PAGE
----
I was sat in church a few Sunday mornings ago, a brief oasis of calm in an otherwise hectic and unpredictable week of additional needs ministry and additional needs parenting. The service was great, which was helpful, as I was tired and in serious danger of dropping off to sleep otherwise… there could have been snoring… #awkward
During a pause in proceedings, as I glanced around the room from my seat towards the back of the church, I noticed someone a few rows ahead of me who was wearing a nice embroidered floral top. What I noticed, however, was that embroidered across the back of the top, between the shoulders, was the brand name… (I won’t mention the brand to protect the wearer!) I didn’t recognise it, however I understand from those who know about these things that this is a ‘posh’ designer label. That got me thinking… why would the brand name be embroidered like that on the back of a garment? The only conclusion I could come to was that it is a status symbol, making a statement to anyone looking at it… “This is a posh brand, a designer label, that I can afford to buy.”
I started looking around a bit more then, and noticed others wearing garments with ‘posh’ brand names and designer labels prominently displayed, some that I didn’t even need to ask about! Now don’t get me wrong, I’m not against people making an effort when they come to church, I just got to wondering about how what we wear, what we look like, might even inadvertently categorise us in some way in the eyes of those who see us, placing us in a particular social group in their eyes?
People have dressed to make a point as long as clothes have existed. One of the greatest human beings ever to grace this earth, Mahatma Gandhi, dressed only in a simple homespun white cotton robe, making a strong political point about injustice as he did so.
As all of these thoughts flew through my mind, I glanced down at what I was wearing. For the first time I noticed the smear of food that James had wiped across my trousers before I went out, and my first thought was that I was glad that it was only food! I got thinking about what the ‘brand identity’, the ‘designer label’ of the additional/special needs parent might be… possibly it’s crumpled smeared clothing, an unusual difficult to place smell, the latest look in the ‘exhausted’ range? We must sometimes look a bit of an unusual sight!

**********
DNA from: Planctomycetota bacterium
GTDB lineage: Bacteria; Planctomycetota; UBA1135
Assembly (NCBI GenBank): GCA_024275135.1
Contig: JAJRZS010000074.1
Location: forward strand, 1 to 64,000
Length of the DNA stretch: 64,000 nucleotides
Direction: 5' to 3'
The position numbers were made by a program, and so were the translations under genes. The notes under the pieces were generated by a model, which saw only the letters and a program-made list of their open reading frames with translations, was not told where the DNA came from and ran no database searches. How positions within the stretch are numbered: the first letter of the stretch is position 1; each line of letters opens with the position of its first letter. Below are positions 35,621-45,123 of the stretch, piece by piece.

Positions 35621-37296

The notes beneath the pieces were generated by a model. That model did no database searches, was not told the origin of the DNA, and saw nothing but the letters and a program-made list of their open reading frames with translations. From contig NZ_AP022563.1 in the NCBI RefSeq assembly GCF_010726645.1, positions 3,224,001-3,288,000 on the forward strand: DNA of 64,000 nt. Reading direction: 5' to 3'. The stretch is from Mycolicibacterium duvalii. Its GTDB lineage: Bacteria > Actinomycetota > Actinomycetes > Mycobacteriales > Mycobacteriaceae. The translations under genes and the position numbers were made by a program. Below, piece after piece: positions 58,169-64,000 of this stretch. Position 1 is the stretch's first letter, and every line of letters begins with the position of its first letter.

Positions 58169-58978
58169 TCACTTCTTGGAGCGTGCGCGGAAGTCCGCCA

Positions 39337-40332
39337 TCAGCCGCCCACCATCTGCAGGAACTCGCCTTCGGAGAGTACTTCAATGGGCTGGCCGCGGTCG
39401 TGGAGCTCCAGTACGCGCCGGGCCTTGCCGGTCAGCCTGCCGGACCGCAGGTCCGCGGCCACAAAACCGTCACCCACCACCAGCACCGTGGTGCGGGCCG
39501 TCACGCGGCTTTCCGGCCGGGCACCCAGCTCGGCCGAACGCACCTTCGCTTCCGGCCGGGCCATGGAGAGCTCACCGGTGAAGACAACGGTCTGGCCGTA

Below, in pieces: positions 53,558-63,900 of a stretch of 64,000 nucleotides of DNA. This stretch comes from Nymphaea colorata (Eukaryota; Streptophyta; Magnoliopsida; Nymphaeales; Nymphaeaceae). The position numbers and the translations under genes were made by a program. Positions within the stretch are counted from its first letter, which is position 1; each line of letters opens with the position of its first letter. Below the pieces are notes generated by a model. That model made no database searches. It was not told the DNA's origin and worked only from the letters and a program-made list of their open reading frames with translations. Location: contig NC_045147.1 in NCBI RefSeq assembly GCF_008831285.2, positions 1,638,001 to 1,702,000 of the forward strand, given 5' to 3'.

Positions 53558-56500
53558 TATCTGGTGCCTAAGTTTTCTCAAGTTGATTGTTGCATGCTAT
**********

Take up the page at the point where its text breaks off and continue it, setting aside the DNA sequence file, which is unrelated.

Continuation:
Jesus himself, as he sent the disciples out into the world told them “Don’t take anything for the journey. Do not take a walking stick or a bag. Do not take any bread, money or extra clothes.” (Luke 9:3 NIrV) He also told us “And why do you worry about clothes? See how the wild flowers grow. They don’t work or make clothing. But here is what I tell you. Not even Solomon in all his royal robes was dressed like one of these flowers. If that is how God dresses the wild grass, won’t he dress you even better? Your faith is so small! After all, the grass is here only today. Tomorrow it is thrown into the fire.” (Matthew 6:28-30)
Those words spoke to me, and I hope speak to you as you read this if you too are an additional/special needs parent. It really doesn’t matter that much what we might look like sometimes, just being somewhere (church, work, the school gate, wherever…) might be an achievement in itself. God stands with us in the midst of the chaos and he doesn’t mind what we look like! The ‘brand identity’ and ‘designer labels’ of the additional needs parent do not need apologising for, they speak of our love for our child, our willingness to put them first, our never-ending God given endurance as we strive to do the very best we can for the child that is our first thought as we wake and our final thought as we (eventually!) drop off to sleep. These are the garments that God gives us to wear, and I will happily have that embroidered across the back of my clothing, alongside the smears, any day!
Blessings and love, Mark Arnold
Mark's blog site: www.theadditionalneedsblogfather.com
Mark is Joint Founder of: www.additionalneedsalliance.org.uk
Mark works for: www.urbansaints.org/additionalneeds
To find out more about how Mark and his work can help you, contact him at: firstname.lastname@example.org or @Mark_J_Arnold